I lived in Israel from 1976-1998; 22 years! They were 22 exciting years filled with music, people, good friends, a small but important (nuclear) family connection, and with lots of learning, growing, enlightenment, revelation, and filled with CHAI – LIFE!
I was always called “Ann” in Israel.
In August 1976 I returned from Europe to my mother’s house, to the Anglo folk club, and to 6-months in a Hebrew language ulpan. I began to make a new life for myself. I became a person with a new identity; I became a musician and an educator. I became a student. I got religion for a while, and then became “spiritual”, but most importantly, I became a Jew. I gained confidence, strength and pride. There were no holidays now that I was left out of. I was part of the majority and that felt real good.
Rather than go into the little details about my life in Israel, which included eleven wonderfully exciting and fun years as a single woman making a living as a musician – and eleven years married, raising a family, and working musically with young children, I’d like to mention just a few significant moments that made a huge difference to me as a person and as a Jew.
DREAMS & VISIONS
Early on, in the first year or so of my “aliyah” (integration and immigration process), my mother introduced me to her professor, Mr. Dov Noy, a folklorist at the Hebrew University. Dov Noy is a warm, welcoming and friendly man who hosted an open house event every Monday evening at his home in Jerusalem. The purpose of the evening was to network. As people introduced themselves one by one, saying only a few brief introductory remarks, I began to realize that each and every person there that night seemed to be in Israel for a clear and specific reason. With clear intent and purpose, and in only a few sentences, each person told of a particular vision or dream - the reason they were in Israel. It was an awesome and inspiring evening. My eyes were beginning to open to a land and a people rich and full - - whole and complete. Today I have been witness to the actualization of some of those guests' dreams. For example, I remember distinctly a woman with an art collection. She had arranged for a wing to be built at the Israel Museum to house her collection. A few years down the road the wing was dedicated and the dream actualized.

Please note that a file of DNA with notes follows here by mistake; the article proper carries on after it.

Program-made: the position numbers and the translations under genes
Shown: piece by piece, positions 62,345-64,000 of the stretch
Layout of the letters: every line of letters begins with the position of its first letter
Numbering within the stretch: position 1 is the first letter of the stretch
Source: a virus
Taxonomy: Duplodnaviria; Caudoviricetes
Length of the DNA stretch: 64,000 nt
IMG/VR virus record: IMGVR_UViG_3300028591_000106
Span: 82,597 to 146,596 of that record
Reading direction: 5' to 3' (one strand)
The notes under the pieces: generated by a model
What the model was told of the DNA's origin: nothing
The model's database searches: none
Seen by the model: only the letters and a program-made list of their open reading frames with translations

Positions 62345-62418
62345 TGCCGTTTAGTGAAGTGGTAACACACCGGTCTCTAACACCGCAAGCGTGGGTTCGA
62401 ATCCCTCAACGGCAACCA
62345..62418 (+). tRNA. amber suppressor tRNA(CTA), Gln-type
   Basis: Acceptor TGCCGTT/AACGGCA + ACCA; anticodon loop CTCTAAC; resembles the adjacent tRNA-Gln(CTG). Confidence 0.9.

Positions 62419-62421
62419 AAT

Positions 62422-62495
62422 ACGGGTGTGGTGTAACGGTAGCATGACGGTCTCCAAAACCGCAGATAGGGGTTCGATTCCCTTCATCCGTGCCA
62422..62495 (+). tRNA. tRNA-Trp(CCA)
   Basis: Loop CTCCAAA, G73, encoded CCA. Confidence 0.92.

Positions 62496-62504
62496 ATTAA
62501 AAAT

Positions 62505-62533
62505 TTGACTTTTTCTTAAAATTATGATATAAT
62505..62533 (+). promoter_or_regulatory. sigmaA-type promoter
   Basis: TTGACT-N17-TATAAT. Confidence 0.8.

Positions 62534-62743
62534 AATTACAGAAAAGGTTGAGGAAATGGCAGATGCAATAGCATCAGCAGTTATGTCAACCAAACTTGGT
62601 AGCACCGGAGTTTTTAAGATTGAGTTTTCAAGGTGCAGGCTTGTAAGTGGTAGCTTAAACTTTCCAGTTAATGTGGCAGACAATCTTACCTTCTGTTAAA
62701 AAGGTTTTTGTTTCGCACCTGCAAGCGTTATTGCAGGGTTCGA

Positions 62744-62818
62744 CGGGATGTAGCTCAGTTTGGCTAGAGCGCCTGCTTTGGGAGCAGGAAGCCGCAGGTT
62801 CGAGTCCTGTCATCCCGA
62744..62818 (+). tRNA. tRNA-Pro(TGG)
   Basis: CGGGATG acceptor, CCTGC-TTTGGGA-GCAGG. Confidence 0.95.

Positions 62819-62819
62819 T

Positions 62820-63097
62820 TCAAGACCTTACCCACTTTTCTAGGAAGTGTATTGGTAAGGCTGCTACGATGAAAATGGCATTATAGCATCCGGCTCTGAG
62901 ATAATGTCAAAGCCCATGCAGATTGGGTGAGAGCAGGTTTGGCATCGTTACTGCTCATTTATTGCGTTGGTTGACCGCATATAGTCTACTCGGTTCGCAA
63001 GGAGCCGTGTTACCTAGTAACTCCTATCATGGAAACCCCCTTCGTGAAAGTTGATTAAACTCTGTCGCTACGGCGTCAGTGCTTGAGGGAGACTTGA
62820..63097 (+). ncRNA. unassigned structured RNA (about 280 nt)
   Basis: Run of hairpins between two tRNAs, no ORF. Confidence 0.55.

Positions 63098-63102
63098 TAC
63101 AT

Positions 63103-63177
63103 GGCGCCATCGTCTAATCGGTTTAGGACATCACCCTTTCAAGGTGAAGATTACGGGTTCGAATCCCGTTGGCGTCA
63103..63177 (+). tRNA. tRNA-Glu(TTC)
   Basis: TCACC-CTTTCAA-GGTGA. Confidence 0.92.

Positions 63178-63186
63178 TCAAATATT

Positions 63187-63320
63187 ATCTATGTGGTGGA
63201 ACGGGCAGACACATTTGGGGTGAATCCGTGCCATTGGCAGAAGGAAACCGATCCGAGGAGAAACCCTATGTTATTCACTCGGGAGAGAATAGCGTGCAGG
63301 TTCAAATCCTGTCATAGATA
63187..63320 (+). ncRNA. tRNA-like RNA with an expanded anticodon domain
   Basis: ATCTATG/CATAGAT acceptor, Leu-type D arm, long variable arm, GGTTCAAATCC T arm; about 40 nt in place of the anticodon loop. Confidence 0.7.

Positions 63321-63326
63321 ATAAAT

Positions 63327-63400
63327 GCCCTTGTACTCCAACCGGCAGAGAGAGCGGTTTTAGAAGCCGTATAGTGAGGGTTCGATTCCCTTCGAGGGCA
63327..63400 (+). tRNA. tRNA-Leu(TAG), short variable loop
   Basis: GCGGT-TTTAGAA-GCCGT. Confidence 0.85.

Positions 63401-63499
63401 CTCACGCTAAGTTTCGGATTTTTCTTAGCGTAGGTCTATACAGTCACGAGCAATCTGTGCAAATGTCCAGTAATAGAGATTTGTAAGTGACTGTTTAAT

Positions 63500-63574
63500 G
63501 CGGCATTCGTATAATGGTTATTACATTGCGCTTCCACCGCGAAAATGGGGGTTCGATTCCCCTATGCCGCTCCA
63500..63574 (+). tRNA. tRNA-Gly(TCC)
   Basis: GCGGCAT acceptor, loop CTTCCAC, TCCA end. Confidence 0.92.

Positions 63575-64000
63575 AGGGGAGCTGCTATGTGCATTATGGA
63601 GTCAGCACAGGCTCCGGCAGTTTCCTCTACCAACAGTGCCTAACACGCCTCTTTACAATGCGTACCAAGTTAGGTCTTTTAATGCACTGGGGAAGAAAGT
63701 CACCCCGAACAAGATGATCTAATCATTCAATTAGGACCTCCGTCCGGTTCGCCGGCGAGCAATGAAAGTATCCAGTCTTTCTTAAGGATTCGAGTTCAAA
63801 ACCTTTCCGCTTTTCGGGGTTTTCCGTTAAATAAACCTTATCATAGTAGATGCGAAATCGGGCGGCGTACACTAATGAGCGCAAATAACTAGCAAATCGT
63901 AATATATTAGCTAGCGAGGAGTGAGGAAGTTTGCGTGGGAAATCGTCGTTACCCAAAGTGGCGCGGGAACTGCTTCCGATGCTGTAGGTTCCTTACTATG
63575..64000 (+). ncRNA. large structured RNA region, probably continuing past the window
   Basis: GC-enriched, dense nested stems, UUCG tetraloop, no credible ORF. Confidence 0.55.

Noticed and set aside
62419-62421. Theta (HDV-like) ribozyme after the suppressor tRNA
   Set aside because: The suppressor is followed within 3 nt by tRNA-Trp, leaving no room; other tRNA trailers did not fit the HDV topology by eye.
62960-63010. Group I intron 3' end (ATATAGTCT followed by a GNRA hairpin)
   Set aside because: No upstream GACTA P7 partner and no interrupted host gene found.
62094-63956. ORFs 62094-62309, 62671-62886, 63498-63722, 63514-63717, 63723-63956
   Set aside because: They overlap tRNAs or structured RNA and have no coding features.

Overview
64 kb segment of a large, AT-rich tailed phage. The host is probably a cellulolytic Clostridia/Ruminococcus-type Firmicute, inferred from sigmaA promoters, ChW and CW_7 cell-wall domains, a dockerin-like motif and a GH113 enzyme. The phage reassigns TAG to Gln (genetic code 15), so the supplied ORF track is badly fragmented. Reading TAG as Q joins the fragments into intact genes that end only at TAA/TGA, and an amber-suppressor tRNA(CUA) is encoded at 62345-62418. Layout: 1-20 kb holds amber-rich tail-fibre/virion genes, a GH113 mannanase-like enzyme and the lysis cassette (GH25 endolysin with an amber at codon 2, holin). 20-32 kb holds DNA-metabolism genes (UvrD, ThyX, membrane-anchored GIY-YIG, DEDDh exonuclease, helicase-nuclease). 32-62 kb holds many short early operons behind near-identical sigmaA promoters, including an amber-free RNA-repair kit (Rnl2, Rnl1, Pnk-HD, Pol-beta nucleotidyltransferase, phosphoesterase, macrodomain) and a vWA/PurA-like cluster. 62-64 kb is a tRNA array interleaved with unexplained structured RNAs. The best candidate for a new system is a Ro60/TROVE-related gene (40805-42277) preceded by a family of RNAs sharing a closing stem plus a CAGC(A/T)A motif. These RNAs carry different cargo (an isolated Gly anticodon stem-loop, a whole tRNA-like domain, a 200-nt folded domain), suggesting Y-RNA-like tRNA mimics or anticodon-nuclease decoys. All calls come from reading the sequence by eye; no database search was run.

That night at Dov Noy’s home, I met composers, writers and poets, academics, and even a few simple people just like me. Each one was a piece of the puzzle, one of the lost “sparks”, the incoming exiles that would become a future “light unto the world”. To achieve this, all that was needed was simply to live and exist in Israel. This revelation had a profound impact on me. I learned that night that Israel was a place where each person is special and important and where dreams are real and come true.
Two years now in Israel, although I kept company with mostly native English speakers, fondly referred to as “Anglos", I was finally beginning to achieve some basic fluency in speaking Hebrew. The ability to speak Hebrew opened up the whole world to me. With my limited abilities I began to conduc simple yet compelling conversations with all kinds of people, people I would have never met in a lifetime of living in America. Jews from every corner of the world were, and are, to be found in Israel and I could now speak with them all. I didn’t have to seek them out. They were just there everywhere! I began to listen to their stories. I learned so much about the world, about their ives, about places I’d never even heard of. What amazed me the most was that all these strangers had now become part of my ever-growing Jewish family. It seemed to matter little that we had grown up in different parts of the world. As Jews we shared a common history and a collective Jewish experience; and now we shared the same language and country. WOW~! This revelation stopped me in my tracks one day as I marveled in the feeling that I had suddenly become the richest person in the world. Yes, I WAS RICH! I had the world at my fingertips and, what’s more, I was part of it.